Oslo, Norway, August 10th, 2008. Following their 200th gig, playing before 2000 people at the Øya festival, SUNN O))) teamed up with Norwegian legends ULVER at their Oslo studio, Crystal Canyon. They recorded three “live in improvisation” pieces, starting that evening and ending at dawn, as Northern sunlight seeped in through the windows.
“We were sitting in the console room, early in the morning, listening to the takes. Someone said, ‘ah, sunrise over Crystal Canyon,’ as if the night had been a dark one. We all laughed and Greg proposed it as a title. In that setting it sounded perfect. The boys had mentioned wanting the music to orient towards the light, like some lost pilgrim stretching before the sun. We kept that mental picture for the processing.” – Kristoffer Rygg
That take became the album’s opening piece, “Let there be light,” which builds up from silence and darkness and proceeds – ceremoniously, coruscating – O’Malley and O’Sullivan creating the backdrop for Rygg’s Basso Profondo chants. The music unfolds over eight minutes before reaching a crescendo of bass and brass, introducing both Anderson and ULVER as we know them. The Sunn has risen.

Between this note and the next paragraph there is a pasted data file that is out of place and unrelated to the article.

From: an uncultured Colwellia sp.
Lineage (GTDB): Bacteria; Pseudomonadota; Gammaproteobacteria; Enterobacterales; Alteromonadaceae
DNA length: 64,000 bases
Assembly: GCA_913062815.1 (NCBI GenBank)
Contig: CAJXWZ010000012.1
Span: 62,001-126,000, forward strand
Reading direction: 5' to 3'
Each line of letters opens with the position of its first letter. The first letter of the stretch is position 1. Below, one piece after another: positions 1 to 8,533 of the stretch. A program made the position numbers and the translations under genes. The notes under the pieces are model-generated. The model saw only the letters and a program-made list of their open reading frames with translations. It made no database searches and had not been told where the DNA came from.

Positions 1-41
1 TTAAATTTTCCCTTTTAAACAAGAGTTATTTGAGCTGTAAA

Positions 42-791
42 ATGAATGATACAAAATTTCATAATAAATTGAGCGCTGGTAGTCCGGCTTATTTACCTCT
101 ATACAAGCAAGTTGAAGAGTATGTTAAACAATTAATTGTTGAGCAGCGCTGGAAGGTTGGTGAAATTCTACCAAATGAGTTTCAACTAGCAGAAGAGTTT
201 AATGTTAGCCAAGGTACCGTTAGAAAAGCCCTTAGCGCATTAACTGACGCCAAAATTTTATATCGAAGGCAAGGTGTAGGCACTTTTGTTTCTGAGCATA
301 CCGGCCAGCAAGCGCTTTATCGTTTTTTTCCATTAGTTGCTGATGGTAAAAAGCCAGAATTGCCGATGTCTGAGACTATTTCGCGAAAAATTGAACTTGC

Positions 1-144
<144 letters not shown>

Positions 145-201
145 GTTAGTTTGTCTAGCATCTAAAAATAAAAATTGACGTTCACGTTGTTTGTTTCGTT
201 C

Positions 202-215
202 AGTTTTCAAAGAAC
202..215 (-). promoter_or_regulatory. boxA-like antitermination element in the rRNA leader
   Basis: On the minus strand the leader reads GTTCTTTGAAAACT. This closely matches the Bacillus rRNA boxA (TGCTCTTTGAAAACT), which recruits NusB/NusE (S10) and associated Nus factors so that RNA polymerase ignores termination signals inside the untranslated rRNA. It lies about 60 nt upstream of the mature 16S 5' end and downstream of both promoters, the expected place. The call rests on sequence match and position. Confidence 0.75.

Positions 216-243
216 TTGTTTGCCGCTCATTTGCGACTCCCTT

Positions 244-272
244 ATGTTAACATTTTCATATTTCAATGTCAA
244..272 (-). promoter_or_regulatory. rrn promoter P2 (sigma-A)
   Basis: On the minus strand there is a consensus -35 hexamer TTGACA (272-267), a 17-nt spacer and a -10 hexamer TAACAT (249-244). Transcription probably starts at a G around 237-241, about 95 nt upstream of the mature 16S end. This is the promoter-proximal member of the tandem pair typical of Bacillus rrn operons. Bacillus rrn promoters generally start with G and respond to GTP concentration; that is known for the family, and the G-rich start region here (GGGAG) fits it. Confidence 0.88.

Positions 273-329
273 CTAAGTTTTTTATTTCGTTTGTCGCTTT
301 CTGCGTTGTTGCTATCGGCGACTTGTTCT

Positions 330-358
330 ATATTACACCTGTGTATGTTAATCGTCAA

“Western horn” accelerates on a single and austere note of sustained bass and low end, evolving gradually into a haunted soundscape. Crying violins, clusters of Fender Rhodes, guitar pickups, and metal plate drones are gradually layered beneath Anderson’s augmented bass feedback.
“Eternal return” introduces Rygg singing a lyric evoking ancient Greece, Egypt and the Biblical lands. The song is palindromic, echoing the lyric, beginning and ending with the same bass line and musical pattern, though the guitars are ultimately reversed as the song implodes upon itself.
“Terrestrials” is three movements which are fluid like the flow of magma beneath the Earth’s crust, sonically uninhibited, unpredictably cosmic, haunting and stirring yet simultaneously ceremonious and beautiful.